You will have to not only report your excess deferral as income for the year you made the contribution, but also pay taxes on it in the year you finally withdraw it. In other words, you’ll get taxed twice on the same contribution.
For overcontributions to IRAs, you must also withdraw the excess contribution, plus earnings, by the same tax-filing deadline as for 401(k)s.
But if you discover the mistake only after you’ve already filed your tax return, you have two options.
a) Within the next six months, you can file an amended return - with the excess contribution, plus earnings, removed - by the filing-extension deadline of October 17, 2016.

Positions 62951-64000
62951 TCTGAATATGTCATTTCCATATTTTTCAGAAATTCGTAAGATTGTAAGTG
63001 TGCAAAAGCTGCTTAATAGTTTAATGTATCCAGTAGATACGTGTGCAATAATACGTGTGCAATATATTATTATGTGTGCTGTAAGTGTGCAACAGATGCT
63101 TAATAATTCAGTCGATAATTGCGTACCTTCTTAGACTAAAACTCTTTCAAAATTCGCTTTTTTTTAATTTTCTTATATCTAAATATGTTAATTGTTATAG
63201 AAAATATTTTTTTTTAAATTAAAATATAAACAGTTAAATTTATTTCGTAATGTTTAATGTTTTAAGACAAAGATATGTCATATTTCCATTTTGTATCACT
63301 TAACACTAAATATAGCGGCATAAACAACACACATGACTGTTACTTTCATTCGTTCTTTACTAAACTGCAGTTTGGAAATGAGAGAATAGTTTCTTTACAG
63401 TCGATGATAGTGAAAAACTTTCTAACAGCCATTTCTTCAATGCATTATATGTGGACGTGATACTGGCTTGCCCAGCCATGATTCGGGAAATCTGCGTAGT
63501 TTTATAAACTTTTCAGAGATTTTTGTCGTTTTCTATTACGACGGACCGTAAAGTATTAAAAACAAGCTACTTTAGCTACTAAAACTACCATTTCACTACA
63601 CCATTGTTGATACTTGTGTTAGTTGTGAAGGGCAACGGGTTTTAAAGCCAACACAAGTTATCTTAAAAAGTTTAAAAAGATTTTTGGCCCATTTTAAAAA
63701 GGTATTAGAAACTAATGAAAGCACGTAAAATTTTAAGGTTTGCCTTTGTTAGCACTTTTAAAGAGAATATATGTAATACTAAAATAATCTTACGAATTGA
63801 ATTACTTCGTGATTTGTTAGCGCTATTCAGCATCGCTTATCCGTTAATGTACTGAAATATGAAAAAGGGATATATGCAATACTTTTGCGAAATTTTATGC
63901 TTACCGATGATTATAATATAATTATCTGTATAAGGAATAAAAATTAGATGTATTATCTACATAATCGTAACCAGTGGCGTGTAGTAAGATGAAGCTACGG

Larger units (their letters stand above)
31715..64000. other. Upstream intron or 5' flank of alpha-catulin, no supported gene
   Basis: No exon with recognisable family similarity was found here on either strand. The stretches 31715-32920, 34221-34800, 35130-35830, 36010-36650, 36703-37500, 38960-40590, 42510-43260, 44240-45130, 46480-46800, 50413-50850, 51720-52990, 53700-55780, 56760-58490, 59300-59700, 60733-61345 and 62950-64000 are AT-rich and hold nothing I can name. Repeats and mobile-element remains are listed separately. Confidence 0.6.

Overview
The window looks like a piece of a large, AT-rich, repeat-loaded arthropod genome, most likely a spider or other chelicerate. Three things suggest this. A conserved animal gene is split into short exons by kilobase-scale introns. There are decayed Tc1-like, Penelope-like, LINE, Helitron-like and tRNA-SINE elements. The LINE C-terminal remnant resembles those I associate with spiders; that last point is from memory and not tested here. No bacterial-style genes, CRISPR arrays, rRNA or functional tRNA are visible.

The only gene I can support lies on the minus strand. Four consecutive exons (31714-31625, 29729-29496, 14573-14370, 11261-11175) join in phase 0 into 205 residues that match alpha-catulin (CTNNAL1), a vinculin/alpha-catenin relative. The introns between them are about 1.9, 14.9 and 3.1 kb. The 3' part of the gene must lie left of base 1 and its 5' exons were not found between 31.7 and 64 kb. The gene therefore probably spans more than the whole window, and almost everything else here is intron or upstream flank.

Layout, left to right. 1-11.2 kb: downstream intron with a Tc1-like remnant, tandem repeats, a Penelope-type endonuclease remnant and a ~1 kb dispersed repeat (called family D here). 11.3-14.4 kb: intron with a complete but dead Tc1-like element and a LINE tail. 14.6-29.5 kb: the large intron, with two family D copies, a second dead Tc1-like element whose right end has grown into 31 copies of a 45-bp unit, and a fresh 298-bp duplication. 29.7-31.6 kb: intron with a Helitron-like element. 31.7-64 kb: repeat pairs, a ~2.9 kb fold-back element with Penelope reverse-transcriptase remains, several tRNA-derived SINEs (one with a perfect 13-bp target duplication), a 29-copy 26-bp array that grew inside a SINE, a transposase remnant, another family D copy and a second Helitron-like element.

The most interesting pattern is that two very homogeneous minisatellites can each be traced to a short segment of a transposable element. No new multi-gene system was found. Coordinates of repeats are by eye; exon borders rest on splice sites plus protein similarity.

b) Or you can leave the excess contributions in your IRA in order to carry them over toward next year’s contribution limit - making sure, of course, to lower your ongoing IRA contributions to make room for the excess. However, you’ll have to pay a 6% penalty (via Form 5329) per year on that excess until it’s been absorbed or rectified.